Music to strike a chord with the elderly
An enterprising Corkman is making waves with a radio station dedicated to our senior citizens, writes Ralph Riegel
LADY Gaga, Madonna, Bruce Springsteen and The Script are guaranteed to never feature on this new Irish radio station's playlist.
Instead, Radio Harmony station founder Michael O'Hanlon, 66, has vowed to feature only the very best recording stars from the Forties to the Sixties -- ranging from the mellow sounds of Frank Sinatra, Perry Como and Jim Reeves, to Vera Lynn, Connie Francis, Bing Crosby and Glen Miller.
Uniquely, Radio Harmony aims to cater for the specific audience of elderly people -- and in particular people suffering from various forms of dementia such as Alzheimer's.
The station -- which will be broadcast 24 hours a day, seven days a week -- is being operated from a studio in Michael O'Hanlon's Cork home and, thanks to the internet, will be available worldwide.
Now, Mr O'Hanlon and his partner, Gearoid Quill, hope to get every Irish nursing home, hospice and geriatric hospital to use their station via special internet radio sets.
Elderly people can also access the station in their own homes once they have a laptop or an internet radio set.
"The power of music is absolutely incredible -- and I have seen at first hand the calming and soothing effect that the music produced by these great artists can have on people with Alzheimer's," Michael said.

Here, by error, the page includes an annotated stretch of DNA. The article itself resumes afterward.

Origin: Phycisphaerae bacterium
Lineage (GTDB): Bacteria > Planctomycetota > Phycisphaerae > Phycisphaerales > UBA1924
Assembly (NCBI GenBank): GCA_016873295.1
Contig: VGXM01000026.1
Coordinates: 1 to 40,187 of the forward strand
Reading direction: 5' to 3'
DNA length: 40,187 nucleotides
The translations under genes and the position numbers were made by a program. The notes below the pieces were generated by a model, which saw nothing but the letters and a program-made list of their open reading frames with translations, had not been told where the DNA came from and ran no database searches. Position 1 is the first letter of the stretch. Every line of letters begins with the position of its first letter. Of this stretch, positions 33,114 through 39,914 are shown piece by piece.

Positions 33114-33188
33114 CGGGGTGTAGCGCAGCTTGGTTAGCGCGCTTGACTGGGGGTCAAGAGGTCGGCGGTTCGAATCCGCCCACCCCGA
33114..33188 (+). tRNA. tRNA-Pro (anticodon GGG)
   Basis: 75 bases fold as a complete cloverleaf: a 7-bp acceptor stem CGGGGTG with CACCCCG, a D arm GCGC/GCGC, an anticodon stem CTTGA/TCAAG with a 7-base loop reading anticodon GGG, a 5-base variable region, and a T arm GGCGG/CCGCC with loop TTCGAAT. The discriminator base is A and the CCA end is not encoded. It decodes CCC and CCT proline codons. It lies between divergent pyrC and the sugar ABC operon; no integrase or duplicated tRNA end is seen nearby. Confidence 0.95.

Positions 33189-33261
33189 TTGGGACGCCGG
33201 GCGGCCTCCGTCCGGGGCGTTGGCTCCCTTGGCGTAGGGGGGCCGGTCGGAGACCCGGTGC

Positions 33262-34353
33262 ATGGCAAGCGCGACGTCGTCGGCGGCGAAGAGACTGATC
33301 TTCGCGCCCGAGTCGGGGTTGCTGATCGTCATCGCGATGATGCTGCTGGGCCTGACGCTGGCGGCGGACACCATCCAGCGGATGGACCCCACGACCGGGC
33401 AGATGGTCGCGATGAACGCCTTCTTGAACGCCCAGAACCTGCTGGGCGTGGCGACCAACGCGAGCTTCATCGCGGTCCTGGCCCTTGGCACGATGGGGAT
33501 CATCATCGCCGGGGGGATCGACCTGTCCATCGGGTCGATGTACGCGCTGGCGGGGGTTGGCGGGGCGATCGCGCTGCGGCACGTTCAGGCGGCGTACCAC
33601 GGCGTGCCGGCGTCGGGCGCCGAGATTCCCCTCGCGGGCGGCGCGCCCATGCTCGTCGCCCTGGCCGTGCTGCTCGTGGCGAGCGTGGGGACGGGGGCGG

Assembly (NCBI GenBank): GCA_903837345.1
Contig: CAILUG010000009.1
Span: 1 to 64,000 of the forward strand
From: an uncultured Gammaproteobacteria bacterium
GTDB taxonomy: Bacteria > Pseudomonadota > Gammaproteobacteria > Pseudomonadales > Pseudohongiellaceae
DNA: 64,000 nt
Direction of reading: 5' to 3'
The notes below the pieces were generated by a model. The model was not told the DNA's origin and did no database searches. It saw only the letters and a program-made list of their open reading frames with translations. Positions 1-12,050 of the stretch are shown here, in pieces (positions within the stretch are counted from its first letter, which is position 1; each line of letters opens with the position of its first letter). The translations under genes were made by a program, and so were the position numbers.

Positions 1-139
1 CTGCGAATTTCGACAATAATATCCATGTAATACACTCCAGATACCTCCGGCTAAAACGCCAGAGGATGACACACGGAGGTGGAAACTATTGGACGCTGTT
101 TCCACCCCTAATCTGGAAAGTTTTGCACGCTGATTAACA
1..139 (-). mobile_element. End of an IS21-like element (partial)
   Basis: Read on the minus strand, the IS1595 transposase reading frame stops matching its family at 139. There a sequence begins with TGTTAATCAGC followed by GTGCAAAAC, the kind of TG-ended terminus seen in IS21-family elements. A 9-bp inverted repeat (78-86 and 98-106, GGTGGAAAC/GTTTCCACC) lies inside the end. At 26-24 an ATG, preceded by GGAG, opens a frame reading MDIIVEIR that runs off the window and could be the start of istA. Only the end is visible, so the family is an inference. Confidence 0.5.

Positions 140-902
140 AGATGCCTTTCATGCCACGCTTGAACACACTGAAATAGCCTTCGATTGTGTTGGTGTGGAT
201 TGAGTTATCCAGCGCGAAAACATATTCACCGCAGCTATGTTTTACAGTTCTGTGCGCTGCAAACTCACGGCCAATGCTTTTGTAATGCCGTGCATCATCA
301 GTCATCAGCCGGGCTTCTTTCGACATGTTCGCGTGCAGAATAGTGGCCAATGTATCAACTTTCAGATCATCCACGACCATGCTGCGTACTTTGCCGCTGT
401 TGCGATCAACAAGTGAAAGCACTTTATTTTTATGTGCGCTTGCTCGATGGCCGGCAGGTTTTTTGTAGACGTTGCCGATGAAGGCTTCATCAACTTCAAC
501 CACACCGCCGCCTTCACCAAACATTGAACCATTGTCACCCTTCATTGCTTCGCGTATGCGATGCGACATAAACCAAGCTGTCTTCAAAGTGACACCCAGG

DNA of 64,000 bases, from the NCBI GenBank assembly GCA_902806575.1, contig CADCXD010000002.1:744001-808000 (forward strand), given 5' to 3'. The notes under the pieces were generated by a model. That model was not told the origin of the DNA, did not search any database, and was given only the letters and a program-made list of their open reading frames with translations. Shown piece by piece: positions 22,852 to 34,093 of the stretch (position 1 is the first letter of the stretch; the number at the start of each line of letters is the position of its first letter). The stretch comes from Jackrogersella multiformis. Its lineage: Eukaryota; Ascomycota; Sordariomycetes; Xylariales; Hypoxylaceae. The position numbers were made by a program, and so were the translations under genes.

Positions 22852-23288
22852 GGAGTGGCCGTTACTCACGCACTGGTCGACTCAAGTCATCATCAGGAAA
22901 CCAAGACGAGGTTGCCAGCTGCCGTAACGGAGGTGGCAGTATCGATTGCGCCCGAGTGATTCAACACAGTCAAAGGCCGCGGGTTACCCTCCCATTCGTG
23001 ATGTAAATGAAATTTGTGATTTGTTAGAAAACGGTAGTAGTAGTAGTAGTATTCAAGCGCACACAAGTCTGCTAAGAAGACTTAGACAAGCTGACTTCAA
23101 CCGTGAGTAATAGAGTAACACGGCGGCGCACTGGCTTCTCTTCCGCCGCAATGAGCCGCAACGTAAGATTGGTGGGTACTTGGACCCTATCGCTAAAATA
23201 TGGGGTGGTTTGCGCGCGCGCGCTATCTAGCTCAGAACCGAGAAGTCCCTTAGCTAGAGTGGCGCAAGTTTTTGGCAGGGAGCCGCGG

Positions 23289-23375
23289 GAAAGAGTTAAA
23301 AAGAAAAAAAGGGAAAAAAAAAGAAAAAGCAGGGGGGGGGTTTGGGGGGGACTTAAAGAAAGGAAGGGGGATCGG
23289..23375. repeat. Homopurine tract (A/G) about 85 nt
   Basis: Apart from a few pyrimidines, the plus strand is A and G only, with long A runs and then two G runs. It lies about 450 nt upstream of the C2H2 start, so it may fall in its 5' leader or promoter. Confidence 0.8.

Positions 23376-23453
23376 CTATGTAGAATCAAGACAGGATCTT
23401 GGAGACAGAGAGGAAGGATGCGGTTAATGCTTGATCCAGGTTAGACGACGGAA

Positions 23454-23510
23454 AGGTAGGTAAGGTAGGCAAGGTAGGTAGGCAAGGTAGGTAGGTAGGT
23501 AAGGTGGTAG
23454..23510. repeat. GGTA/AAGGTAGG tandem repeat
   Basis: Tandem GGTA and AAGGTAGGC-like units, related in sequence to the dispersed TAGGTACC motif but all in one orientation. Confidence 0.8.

"In a way, these songs take people right back to their youth. They bring happy, pleasant and calming memories," he added.
"Listening to this music brings people through a door back to wonderful times and I have seen for myself the joy and happiness that this music can bring to people," he added.
In contrast, loud rock or rap music played on typical pop stations can have a disorienting and upsetting effect on older people.
Mr O'Hanlon, who is based in Douglas in Cork, said the idea for the Radio Harmony concept came when he brought a Scottish band to play at a Cork care facility a number of years ago.
"The effect on the elderly people was incredible. They responded to the music played by the band, which was all songs from the Fifties and Sixties. It was fantastic to watch -- it was very uplifting," he said.
The station also takes its inspiration from the Greek philosopher, Plato, who wrote over 2,300 years ago:
"Music is moral law, it gives a soul to the universe, wings to the mind, flight to the imagination, a charm to sadness, a gaiety and life to everything -- it is the essence of order and leads to all that is good, true and beautiful."
Mr O'Hanlon said that another feature of the new radio station will be the total absence of advertising slots and sponsorship 'jingles'.
"Research has shown that advertising upsets the whole calming effect that the music has for elderly people," he said, adding: "At times, it can even be distressing,"
Mr O'Hanlon said that the station would be looking for volunteers to help with presenting the various programmes, as well as donations of internet radios and used computer equipment.
"The key thing is to get nursing homes, hospitals and care facilities to realise the potential of internet radio, he said.
"And if anybody out there has a PC that they don't need, we'd be grateful to get it for Radio Harmony because the unit we have is getting on in years," he added.
For more information, visit firstname.lastname@example.org or https://sites.google.com/site/ radioharmonyinternational